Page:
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Pakistan 17 August 2004

Government drops plan to toughen libel laws

Reporters Without Borders today welcomed the Pakistani government’s decision to drop its plan to increase penalties for libel, including up to a year’s imprisonment instead of the present three months.

The final version of an amendment to the Defamation Ordinance 2002 published on 13 July did not contain the earlier-proposed heavier jail sentence and new fines of up to 300,000 rupees ($4,500).

The worldwide press freedom organisation however condemned the 2002 law, which remains in force, stressing that any imprisonment for libel was excessive punishment


Bill to increase penalties for defamation

Reporters Without Borders urges legislators to vote against a governmental bill that could aggravate the repression of journalists by raising the penalty for defamation to a year in prison.

Honourable Members, National Assembly of Pakistan, Islamabad, Pakistan

Paris, 11 August 2004

Dear Honourable Members of the National Assembly,

Reporters Without Borders, an international organisation that defends press freedom, would like to draw your attention to a governmental bill (the Defamation Amendment Act 2004) that was submitted to you on 29 July. We call on you to reject this amendment, which will come up for vote in the coming days.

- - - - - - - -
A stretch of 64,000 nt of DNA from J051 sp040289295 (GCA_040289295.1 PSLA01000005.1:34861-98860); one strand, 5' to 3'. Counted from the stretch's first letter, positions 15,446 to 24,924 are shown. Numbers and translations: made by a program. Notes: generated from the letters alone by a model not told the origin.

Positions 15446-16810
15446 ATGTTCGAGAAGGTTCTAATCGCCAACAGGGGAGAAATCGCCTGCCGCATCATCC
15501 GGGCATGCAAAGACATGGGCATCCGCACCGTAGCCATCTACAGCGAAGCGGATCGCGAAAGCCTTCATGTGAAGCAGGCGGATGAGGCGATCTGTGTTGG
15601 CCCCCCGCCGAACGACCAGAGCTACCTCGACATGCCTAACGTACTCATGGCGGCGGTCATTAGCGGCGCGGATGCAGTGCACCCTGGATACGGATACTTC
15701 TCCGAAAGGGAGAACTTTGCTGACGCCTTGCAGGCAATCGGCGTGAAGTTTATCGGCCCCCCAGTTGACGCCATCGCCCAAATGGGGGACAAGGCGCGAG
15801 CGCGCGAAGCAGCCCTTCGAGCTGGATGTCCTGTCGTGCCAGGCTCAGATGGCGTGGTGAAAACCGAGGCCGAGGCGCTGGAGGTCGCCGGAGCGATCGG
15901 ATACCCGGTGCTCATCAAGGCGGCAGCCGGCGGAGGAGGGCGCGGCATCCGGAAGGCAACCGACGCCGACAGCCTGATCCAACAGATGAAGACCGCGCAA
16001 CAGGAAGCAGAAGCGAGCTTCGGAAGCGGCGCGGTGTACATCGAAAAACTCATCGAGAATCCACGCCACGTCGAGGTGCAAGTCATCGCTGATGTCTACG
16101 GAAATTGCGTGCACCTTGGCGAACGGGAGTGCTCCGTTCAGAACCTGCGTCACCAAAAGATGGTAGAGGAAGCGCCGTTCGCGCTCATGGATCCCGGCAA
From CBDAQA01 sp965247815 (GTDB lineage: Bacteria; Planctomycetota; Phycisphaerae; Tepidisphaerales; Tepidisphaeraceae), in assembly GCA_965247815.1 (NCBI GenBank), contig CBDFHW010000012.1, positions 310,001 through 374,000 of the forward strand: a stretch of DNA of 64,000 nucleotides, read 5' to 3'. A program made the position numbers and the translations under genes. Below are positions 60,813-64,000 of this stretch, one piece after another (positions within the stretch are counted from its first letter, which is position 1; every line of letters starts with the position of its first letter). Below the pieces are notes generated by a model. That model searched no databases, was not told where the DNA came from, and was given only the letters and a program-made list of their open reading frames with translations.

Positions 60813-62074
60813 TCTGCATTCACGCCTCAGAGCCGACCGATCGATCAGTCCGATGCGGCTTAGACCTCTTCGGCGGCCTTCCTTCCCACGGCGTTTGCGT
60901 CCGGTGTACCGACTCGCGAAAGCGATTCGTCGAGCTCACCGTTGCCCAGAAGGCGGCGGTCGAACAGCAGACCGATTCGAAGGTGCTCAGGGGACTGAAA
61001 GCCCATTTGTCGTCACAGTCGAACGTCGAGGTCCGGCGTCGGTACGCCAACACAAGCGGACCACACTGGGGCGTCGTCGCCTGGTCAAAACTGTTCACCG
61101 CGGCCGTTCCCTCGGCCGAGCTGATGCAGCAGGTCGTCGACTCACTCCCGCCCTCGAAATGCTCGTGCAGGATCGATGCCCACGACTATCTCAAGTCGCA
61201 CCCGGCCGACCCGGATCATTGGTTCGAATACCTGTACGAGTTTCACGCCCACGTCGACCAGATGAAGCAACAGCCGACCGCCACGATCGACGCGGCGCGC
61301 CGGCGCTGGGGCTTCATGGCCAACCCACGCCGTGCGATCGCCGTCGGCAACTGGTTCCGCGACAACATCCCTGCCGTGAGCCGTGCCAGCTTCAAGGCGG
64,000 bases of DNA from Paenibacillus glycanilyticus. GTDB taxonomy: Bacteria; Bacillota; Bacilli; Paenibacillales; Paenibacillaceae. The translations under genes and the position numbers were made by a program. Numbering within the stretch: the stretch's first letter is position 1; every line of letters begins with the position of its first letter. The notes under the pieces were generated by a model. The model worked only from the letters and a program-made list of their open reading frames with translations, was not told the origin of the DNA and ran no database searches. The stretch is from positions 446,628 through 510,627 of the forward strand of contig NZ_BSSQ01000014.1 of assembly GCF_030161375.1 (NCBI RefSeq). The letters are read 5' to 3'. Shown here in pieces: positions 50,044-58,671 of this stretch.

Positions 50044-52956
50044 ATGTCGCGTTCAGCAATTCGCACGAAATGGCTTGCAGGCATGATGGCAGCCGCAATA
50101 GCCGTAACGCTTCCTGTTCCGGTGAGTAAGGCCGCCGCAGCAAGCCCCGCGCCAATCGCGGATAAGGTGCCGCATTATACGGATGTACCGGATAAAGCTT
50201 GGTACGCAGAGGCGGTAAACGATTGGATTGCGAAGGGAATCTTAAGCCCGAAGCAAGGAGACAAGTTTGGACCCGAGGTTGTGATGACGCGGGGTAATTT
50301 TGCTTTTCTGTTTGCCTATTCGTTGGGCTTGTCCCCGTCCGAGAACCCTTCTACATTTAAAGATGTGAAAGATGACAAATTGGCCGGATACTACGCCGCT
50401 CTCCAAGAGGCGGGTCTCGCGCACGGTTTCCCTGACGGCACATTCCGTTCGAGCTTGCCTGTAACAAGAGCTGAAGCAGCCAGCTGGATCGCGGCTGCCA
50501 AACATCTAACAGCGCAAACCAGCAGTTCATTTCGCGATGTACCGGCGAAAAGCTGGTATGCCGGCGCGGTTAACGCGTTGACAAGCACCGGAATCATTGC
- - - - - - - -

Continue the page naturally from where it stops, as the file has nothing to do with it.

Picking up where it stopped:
This bill would amend the Defamation Ordinance 2002 and sections 499 to 502 of the criminal code, increasing the penalties for persons found guilty of defamation. It proposes a penalty of one year in prison and a fine of up to 300,000 rupees (4,500 dollars), instead of three months in prison and 50,000 rupees (900 dollars), as is currently the case. These penalties are clearly excessive and violate free expression.

While it is legitimate for every country to sanction libel and slander, the punishments imposed must respect the principle of proportionality and should under no circumstances result in a year’s imprisonment.

The penalties proposed in this bill disregard international standards on free expression, according to which imprisonment for offences such as libel, insult or disrespect for a head of state "constitutes a serious violation of human rights" (report issued on 18 January 2000 by the United Nations special rapporteur on the promotion and protection of the right to freedom of opinion and expression, Abid Hussain).

The promulgation of the Defamation Ordinance 2002 already constituted a serious violation of free expression in Pakistan. This law states that any publication or circulation of false information, made orally or in writing or by image, that insults a person’s reputation may be regarded as defamation. It calls for sanctions against the editor, managing editor, journalist and distributor of the media that carried the defamation.

For these reasons, Honourable Members, we urge you as guarantors of Pakistan’s fundamental rights, to reject this amendment which is contrary to democratic principles.

Yours truly,

Robert Ménard


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